Two Britons kidnapped after visiting gorilla sanctuary in DR Congo

Kidnapping Two British citizens have been kidnapped while visiting the Virunga National Park in eastern Democratic Republic of Congo

Kidnapping Two British citizens have been kidnapped while visiting the Virunga National Park in eastern Democratic Republic of Congo

Park director Emmanuel de Merode told the AFP news agency: "I confirm that our vehicle was attacked".

A female park ranger was killed in the attack, local media reported.

Two British tourists are among three people to have been kidnapped in a national park in the Democratic Republic of Congo (DRC).

Virunga is a Unesco world heritage site and one of the most important conservation areas in the world, covering 7,800 sq km (3,011 sq miles), along the eastern border of the Democratic Republic of Congo with Uganda and Rwanda.

But it is located in DR Congo's North Kivu province, where armed groups are fighting for control of territorial and natural resources, and where poaching is a major threat.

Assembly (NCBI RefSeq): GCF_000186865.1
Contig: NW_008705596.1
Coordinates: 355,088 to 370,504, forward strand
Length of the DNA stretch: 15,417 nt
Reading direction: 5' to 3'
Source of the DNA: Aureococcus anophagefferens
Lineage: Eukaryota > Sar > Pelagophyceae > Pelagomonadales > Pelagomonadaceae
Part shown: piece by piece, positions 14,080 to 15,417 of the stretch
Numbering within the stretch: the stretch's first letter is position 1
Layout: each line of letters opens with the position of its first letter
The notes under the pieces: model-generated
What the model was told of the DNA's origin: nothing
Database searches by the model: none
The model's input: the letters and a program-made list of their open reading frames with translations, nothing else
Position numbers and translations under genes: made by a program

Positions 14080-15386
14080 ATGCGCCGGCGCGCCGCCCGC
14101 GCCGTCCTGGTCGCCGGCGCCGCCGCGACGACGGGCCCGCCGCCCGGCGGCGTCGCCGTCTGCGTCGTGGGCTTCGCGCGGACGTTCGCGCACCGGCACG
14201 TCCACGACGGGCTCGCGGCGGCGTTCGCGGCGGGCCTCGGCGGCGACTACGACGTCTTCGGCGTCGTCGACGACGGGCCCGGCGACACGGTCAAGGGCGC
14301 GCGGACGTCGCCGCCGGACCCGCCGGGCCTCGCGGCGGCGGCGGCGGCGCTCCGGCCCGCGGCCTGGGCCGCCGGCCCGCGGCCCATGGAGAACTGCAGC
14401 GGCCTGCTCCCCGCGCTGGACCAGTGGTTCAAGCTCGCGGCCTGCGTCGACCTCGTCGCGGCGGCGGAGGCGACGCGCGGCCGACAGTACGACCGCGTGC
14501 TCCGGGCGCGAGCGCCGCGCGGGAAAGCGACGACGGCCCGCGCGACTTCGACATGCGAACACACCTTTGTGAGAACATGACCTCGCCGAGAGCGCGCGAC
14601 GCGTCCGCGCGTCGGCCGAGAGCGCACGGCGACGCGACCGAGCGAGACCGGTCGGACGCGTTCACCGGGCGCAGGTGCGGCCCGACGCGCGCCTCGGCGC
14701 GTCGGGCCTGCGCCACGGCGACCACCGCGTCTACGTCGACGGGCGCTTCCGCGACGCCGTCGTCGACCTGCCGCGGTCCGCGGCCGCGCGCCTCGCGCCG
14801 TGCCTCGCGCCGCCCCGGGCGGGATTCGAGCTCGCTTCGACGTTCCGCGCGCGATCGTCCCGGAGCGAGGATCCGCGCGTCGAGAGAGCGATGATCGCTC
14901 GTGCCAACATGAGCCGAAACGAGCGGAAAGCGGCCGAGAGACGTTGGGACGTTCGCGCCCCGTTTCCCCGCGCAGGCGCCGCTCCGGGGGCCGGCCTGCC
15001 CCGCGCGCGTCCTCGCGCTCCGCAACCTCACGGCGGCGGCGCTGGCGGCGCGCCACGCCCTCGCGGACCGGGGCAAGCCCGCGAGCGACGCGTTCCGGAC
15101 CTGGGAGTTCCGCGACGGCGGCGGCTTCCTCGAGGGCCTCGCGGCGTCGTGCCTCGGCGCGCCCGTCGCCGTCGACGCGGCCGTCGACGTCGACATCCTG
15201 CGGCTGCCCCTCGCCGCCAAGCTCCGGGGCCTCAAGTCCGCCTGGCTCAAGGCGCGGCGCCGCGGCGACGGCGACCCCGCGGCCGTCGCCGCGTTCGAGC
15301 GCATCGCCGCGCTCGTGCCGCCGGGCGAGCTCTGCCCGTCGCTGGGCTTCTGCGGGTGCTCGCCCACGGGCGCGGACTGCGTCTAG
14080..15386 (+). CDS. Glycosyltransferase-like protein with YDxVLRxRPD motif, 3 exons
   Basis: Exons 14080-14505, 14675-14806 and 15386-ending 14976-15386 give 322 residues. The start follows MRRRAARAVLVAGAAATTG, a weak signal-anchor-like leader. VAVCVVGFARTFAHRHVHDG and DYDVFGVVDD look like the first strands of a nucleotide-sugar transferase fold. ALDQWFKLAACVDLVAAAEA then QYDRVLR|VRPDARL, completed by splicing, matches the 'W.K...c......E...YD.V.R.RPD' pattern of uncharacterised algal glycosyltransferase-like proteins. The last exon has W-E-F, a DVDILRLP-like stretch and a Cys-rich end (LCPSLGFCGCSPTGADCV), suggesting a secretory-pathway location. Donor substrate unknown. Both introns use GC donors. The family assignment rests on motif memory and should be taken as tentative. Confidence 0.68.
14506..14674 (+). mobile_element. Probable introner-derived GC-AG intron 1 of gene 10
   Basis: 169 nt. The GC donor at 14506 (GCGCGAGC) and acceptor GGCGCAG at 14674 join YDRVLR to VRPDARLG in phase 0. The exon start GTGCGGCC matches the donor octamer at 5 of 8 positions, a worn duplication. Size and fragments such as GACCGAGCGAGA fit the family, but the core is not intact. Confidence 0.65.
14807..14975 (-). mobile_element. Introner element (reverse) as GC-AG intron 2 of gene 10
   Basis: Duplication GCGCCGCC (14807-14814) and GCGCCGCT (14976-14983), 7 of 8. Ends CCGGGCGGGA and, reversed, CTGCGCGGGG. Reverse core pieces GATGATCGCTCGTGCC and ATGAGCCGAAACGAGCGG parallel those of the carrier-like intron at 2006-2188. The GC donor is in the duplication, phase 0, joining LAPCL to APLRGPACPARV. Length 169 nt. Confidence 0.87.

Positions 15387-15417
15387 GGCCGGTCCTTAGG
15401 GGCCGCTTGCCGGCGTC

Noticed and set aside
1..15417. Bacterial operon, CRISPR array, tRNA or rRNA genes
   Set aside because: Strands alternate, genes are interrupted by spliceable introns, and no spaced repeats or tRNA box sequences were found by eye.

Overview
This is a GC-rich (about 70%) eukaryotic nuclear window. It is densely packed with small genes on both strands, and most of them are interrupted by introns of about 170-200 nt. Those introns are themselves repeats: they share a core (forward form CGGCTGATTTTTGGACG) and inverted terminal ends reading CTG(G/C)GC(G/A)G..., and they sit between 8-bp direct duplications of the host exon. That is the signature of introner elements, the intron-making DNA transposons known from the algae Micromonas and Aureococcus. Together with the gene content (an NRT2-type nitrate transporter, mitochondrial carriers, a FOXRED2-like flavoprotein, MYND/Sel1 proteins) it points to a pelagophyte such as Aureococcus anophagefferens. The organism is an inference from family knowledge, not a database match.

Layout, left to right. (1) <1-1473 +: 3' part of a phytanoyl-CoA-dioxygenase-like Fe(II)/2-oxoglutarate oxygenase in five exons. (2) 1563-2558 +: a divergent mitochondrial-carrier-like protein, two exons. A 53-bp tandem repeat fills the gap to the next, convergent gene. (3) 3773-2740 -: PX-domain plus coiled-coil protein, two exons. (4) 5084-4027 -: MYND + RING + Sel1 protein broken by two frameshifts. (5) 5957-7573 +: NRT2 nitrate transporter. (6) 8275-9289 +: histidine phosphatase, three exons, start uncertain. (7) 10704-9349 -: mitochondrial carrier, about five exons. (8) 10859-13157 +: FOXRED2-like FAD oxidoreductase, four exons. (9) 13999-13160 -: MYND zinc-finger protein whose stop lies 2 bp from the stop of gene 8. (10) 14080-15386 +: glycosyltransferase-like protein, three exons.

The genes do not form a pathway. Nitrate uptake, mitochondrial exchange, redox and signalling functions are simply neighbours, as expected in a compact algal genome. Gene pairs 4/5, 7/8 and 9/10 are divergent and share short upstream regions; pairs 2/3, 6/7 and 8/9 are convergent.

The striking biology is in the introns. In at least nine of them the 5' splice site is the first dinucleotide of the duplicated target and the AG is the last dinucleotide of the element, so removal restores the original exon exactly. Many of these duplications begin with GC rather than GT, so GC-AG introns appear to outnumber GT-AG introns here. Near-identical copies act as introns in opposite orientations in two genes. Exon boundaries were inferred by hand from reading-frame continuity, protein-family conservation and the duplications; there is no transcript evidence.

The Press Association reported that the two tourists were British citizens.

The British Foreign Office confirmed it was in contact with the Congolese authorities following the incident and said its staff were supporting their families.

There are more species of mammals, birds and reptiles in the park than anywhere else on Earth, and almost a third of the world's 1,000-odd mountain gorillas.

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On April 2, a park ranger died in an attack by armed men.

There have been a number of killings and kidnappings in recent years.

Last year, a fifth of the park's southern sector was deforested owing to illegal charcoal production, the park said.

Last month, five young rangers and a driver in the park were killed in an ambush.

On April 9, six park staffers were killed in the deadliest known ambush of its kind in Virunga.

The Foreign Office has issued warnings not to travel to large parts of the DRC.

It said that United Kingdom government staff are not always in the area and the British embassy's ability to offer consular assistance may be "severely limited".

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